RYE NEW GEN:
My Father's Son, 2019
How do our environments and the people that raise us mould us? I consider this question when looking at the two main characters in this story: GG and the Theatre. GG is an amalgamation of traits shared between my father, a dancer, and I. As the theatre’s owner, my father’s identity has merged with the space itself. For me they have become synonymous—but I also see myself.
In creating a fictional character that doubles as my alter ego, I was inspired by Stan Douglas’s Mid-Century Studio, where he embodies a photographer from the 50s. I was also thinking about the film Birdman, by Alejandro González Iñárritu who created a story that existed entirely in a theatre.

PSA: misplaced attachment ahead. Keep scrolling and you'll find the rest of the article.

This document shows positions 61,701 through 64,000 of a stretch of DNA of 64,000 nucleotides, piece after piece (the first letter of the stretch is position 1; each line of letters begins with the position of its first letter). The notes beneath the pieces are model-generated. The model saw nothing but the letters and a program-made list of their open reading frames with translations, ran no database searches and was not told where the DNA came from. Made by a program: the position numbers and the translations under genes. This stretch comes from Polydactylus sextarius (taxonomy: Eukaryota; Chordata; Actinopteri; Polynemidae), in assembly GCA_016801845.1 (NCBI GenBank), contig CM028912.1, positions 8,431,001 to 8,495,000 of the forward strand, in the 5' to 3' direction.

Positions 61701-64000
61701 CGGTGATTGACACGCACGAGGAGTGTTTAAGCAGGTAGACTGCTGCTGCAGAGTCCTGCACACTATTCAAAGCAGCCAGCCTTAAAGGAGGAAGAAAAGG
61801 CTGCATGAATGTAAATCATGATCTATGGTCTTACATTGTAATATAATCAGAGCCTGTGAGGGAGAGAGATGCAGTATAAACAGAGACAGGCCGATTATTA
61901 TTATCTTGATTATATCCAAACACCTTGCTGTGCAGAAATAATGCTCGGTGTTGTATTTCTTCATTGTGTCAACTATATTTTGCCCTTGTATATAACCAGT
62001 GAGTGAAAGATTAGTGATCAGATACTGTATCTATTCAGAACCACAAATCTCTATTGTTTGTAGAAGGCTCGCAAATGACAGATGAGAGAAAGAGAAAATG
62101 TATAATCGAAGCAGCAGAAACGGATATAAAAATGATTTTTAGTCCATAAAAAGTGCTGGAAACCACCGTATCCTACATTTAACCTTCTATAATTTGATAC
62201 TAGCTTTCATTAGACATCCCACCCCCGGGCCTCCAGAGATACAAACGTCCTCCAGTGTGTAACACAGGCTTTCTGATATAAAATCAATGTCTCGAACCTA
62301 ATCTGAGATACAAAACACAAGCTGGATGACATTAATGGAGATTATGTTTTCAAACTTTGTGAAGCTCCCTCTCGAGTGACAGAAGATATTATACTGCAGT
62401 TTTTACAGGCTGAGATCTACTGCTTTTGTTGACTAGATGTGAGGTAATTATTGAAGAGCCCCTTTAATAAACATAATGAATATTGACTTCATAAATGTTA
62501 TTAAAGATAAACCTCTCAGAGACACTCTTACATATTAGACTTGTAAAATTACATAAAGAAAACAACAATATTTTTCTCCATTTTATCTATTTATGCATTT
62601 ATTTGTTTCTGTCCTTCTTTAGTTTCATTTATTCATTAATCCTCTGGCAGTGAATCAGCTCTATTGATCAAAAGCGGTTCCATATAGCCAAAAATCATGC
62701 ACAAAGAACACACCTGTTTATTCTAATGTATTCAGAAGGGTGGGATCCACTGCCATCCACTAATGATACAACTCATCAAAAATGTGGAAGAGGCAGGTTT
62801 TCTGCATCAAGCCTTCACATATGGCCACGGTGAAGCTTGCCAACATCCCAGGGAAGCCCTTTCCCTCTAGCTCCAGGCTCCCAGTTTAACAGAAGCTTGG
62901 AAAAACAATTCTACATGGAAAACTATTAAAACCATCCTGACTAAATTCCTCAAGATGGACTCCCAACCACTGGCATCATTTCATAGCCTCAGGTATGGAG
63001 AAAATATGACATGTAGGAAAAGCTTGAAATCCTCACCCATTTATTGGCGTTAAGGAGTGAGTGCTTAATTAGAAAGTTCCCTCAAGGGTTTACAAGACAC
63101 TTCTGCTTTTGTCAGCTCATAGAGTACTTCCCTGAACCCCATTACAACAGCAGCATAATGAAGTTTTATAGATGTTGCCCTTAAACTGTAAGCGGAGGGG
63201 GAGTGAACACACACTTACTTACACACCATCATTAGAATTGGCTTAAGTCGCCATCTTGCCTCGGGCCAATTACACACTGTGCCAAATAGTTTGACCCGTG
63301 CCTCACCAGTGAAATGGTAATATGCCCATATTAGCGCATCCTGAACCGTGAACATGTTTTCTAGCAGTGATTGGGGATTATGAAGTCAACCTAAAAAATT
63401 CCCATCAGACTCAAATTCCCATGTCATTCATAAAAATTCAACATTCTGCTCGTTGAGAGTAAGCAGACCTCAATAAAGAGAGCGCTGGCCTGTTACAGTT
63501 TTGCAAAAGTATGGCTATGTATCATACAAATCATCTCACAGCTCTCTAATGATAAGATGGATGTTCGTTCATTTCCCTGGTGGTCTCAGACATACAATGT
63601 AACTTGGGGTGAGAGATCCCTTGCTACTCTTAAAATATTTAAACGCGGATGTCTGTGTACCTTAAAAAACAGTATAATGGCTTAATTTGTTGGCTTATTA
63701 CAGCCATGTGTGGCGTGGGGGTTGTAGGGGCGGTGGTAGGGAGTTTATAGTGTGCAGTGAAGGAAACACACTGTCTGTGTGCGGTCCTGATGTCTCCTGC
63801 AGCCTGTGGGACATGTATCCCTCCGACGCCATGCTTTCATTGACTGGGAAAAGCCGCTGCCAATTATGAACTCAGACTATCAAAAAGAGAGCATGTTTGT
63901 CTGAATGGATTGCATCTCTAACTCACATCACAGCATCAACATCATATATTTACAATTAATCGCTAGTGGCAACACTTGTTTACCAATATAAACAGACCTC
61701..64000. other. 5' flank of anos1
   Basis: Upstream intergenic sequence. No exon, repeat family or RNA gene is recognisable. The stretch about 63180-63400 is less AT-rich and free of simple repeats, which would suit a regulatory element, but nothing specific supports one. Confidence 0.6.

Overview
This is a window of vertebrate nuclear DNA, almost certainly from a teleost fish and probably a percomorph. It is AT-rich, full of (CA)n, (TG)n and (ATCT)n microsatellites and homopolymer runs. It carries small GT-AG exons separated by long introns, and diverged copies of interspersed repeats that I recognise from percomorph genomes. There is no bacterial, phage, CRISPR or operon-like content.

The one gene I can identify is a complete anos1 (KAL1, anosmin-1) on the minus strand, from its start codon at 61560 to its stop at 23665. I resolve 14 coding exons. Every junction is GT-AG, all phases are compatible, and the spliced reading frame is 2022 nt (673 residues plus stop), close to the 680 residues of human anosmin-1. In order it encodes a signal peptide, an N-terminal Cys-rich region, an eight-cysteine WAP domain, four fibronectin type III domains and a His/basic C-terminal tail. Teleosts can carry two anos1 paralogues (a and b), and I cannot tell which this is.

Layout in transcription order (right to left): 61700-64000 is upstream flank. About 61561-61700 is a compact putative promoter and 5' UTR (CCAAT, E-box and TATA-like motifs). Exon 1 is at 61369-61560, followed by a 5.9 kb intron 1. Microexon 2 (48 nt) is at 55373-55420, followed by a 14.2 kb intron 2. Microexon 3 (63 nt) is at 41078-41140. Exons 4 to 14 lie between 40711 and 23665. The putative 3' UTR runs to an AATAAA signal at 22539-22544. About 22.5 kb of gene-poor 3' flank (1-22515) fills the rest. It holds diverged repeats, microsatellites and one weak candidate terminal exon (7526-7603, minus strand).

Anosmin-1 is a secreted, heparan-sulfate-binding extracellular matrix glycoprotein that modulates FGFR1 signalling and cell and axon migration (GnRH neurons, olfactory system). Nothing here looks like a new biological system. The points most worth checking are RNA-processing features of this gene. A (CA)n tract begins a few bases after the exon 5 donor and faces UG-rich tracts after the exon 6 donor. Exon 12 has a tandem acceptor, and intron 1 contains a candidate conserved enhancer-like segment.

My Father’s Son is a parable about creation, which chronicles events that occurred in my father’s life. The story is set inside the Bathurst St. Theatre in spring 1955. It’s a place I have called home since childhood. The narrative portrays a man named GG Jangles (after Bo Jangles) who is attempting to put together a one-man show. Help has never been an option; biting off more than he can chew, GG has burdened himself with a monumental task. His perfectionism gets in the way and he takes a tumble. Despite the issues GG faces, the show must go on. We never get the chance to see GG’s performance but we get a sense of his enthusiasm and persistence.